In closing, I support the introduction of the bill and believe that it embodies a number of key principles important to strengthening the franchise industry, to the benefit of both franchisees and franchisors. I look forward to my continued involvement in the legislative process for the bill as a member of the Franchise Sector Working Team.

I must apologize for this, because in doing a little bit of homework this morning when I got up, I realized that on Monday when I sat in at Queen's Park and listened to the presentations and in reviewing my presentation this morning, I perhaps missed communicating these points in my presentation, so I don't have anything written on this. I'm just going to give this verbally.

The Franchise Sector Working Team met a week ago and talked about five proposed amendments that the committee might consider putting into the bill. I don't have that in writing, so I'm going to give these verbally to you. After discussion at our meeting a week ago, the consensus from the team was that we should propose these to the committee today to consider in making amendments to the bill in future.

(1) To expand the right of action for misrepresentation to include agents and brokers. Currently, agents and brokers are not mentioned at all in the bill.

(2) To permit electronic disclosure. This was touched on, I know, on Monday; I don't know about in Ottawa or Sault Ste Marie. But we're recommending that you consider adding that to the regulations.

(3) To require disclosure for the sale of an additional franchise to a franchisee if a material change has occurred. That point is that when a sale is made, it currently reads that those are exempt. We don't feel that they should be exempt, so we'd like you to consider making that change.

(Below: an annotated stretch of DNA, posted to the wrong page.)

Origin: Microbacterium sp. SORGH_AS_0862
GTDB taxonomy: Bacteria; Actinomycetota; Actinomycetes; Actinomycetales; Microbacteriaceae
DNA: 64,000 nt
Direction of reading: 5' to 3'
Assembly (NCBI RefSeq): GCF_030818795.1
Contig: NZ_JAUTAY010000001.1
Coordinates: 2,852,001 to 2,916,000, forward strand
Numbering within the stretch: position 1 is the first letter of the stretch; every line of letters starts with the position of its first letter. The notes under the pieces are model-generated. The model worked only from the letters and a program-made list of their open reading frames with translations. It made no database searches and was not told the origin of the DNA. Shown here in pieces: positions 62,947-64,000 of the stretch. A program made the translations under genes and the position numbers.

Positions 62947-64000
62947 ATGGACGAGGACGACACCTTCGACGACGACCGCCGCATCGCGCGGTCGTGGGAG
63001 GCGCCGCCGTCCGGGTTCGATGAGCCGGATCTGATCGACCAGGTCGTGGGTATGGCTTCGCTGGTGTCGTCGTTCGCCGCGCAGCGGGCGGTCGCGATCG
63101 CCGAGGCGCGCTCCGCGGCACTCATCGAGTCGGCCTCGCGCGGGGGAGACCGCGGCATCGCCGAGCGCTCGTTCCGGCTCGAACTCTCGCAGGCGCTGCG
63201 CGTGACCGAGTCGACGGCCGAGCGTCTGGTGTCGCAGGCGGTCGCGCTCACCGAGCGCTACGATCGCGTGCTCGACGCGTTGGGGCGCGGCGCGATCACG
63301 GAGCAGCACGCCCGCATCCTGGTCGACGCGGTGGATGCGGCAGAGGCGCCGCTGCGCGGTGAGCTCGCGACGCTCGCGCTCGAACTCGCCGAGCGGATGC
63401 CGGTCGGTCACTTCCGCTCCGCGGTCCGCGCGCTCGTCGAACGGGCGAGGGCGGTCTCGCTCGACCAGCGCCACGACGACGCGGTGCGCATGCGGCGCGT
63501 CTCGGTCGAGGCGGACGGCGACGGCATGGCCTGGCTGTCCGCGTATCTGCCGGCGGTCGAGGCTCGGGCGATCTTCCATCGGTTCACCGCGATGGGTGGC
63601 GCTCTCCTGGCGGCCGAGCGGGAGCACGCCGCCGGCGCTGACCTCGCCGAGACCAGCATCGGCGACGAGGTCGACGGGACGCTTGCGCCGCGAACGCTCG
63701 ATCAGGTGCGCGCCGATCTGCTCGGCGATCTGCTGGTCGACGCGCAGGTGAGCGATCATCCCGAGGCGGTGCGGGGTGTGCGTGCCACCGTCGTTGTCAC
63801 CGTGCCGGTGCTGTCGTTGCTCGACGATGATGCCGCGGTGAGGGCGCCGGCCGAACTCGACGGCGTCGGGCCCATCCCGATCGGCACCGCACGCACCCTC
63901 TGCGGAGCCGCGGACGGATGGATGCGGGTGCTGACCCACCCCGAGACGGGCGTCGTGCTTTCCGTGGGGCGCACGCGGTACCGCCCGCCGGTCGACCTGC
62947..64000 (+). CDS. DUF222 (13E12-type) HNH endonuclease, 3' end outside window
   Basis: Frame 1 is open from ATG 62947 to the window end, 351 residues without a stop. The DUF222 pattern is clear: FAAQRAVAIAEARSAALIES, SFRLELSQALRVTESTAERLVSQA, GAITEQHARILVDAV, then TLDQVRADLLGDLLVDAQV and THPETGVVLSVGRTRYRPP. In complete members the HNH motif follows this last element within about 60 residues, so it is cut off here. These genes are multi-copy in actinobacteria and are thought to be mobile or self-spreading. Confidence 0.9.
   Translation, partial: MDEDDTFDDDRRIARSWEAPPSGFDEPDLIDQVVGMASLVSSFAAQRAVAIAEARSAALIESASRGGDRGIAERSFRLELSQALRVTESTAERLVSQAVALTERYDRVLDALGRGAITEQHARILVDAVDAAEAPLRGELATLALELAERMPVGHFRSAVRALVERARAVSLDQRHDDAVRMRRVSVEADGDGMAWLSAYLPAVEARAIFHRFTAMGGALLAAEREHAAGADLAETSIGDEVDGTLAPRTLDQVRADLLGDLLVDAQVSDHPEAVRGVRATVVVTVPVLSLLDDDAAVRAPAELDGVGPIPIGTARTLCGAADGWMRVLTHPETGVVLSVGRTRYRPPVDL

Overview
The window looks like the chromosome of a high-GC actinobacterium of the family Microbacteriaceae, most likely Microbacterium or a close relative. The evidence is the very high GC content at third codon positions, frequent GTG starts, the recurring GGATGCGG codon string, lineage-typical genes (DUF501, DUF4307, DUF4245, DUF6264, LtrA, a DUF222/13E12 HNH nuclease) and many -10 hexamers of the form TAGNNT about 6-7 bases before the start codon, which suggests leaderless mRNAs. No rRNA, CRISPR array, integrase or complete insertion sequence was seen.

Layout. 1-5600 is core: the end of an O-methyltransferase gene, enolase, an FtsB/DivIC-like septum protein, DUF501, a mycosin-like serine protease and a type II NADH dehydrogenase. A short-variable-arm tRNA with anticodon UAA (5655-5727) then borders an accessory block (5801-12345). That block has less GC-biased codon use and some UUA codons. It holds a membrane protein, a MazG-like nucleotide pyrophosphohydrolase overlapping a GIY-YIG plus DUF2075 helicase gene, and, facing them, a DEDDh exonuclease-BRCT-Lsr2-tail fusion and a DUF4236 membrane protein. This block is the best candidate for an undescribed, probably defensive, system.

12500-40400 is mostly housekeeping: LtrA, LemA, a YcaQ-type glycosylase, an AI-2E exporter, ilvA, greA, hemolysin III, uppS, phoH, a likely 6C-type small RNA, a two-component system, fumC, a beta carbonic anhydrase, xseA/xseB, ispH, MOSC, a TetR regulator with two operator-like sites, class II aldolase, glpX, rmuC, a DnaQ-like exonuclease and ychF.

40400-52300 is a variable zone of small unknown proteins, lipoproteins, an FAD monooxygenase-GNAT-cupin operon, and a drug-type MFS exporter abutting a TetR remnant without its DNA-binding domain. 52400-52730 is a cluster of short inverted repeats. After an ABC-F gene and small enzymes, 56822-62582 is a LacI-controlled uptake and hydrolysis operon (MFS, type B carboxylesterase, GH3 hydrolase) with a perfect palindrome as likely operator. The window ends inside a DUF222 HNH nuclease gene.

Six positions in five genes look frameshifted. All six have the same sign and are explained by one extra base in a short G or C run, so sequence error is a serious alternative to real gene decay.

(4) To require disclosure for renewal of pre-existing franchise agreements. Currently, pre-existing agreements do not apply in the bill, so we'd ask you to consider adding that or making the change to that.

(5) The term "payment" in the definition of the franchise; to clean up the wording on that. As it now states, there are franchisors out there which do not ask for a prepayment. These franchisors should be included. Canadian Tire, for example, when you buy that franchise you're not asked to put up a fee in advance. So, those franchisors which don't ask for prepayment should be included in the wording of the bill.

That concludes my presentation this morning. If you have any questions, I would be happy to try to answer them.

THE VICE-CHAIR: We've got about six minutes. First, the PC caucus, have you got any comments?

MR JOHN O'TOOLE (Durham): Yes. Thank you, Mr Lessif, I appreciate that, and I'd like to thank you for your work on the franchise working group. I think they've worked very hard to come up with some sort of balance, and I appreciate that. Just to reinforce a couple of points, I appreciate the amendments as well. This is an ongoing thing. There's always a state of reviewing excellence, and that's what it's about. It's in a continual state of review. In a regulatory sense, probably the easiest way to legislate this is to provide a legislative framework with regulations that can be ongoing and updated.

There are just a couple of points I'd like to re-emphasize. You mentioned, after your 20 years of experience in a successful operation, the due diligence that's incumbent on the franchisee. Would you like to see incorporated some strengthening of those duties so that they're actually signing off? We've had this mentioned on two or three occasions, having independent legal advice rather than just rushing in and opening that store and getting going. A lot of the enthusiasm for new business operations is such that they want to get going; they may not take the due diligence. So how about the independent legal advice and the independent financial advice? You have mentioned that, but perhaps you'd like to address it.

MR LESSIF: If I understand your question, you're suggesting that it be put in a regulation for the franchisee to sign off on?

MR O'TOOLE: Yes.

MR LESSIF: I think that's an excellent suggestion, by all means, because what happens when you start a new business is that the adrenalin gets flowing and sometimes your heart rather than your head makes some of your decisions for you. That's an excellent suggestion.